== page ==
London-based director Jessica Bishopp’s latest film drew inspiration from French avant-garde writer Georges Perec’s experimental novel, An Attempt at Exhausting a Place in Paris (1975). Perec, who was a member of the notorious Oulipo writing group, noted down everything he saw within a single location in the French capital, taking his detailed observations to the absurd in a winding stream of consciousness. Like Perec, Bishopp “wanted to explore the visceral relationship between people and space,” as the filmmaker explains, “where the place becomes a character of its own.”
These filmic observations, shot with the candid mobility of Super 8, also drew their inspiration from iconic British photographer Marin Parr, whose images—famously capturing the kiss-me-quick culture of English seaside resorts—are “both comical and intimate, making the ordinary feel familiar and strange at the same time.” Replacing Perec’s post-war Paris with a seaside cafe in England’s Sussex, Bishopp’s lens drinks in the private worlds of strangers who had gathered in this place, whether alone or in groups, to eat and reflect in sight of the rolling waves of the southern coast.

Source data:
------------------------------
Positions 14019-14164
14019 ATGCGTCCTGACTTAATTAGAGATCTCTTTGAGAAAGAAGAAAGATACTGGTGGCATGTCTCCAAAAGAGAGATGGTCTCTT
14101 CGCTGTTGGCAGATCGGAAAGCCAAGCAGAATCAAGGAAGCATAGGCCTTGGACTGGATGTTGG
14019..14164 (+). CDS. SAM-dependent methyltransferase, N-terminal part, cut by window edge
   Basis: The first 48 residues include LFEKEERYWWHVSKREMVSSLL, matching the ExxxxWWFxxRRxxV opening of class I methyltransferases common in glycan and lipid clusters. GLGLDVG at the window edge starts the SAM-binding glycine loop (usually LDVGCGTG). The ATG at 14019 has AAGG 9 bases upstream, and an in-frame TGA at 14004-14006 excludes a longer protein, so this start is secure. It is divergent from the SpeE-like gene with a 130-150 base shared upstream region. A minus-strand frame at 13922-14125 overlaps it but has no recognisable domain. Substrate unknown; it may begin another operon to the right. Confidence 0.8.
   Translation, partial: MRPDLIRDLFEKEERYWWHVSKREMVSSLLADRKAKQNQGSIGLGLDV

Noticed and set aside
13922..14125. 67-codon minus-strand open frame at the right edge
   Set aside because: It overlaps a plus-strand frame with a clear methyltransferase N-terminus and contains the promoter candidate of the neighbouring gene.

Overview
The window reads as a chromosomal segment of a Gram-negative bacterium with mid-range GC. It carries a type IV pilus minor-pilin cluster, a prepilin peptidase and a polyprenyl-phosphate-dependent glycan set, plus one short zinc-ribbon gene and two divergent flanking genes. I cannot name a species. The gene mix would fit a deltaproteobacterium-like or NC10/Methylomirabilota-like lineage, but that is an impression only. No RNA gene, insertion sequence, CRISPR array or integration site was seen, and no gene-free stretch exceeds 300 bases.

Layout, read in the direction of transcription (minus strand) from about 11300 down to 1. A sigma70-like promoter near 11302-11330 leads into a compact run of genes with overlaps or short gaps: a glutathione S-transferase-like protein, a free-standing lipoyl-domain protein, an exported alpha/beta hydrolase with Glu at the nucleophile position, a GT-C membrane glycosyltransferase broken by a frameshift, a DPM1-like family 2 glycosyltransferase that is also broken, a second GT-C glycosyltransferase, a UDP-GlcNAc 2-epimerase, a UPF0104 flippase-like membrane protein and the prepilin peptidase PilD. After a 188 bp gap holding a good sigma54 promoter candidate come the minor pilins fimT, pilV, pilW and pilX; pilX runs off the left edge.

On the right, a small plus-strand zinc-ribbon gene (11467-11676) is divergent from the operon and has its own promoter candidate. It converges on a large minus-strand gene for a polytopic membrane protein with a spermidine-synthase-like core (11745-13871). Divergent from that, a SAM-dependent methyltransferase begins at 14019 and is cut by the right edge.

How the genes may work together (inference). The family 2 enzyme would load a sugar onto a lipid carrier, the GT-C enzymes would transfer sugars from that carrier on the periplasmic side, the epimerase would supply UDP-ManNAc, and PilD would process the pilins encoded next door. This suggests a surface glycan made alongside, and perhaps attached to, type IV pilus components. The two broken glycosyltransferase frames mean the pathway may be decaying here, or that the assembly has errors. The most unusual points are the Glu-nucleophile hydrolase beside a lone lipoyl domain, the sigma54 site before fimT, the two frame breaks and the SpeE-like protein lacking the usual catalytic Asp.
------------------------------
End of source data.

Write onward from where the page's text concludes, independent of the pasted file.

Jessica’s film was made possible through a partnership between NOWNESS and the ICA—part of the Stop Play Record initiative which helps emerging filmmakers with a program of workshops, industry advice, screenings, and support.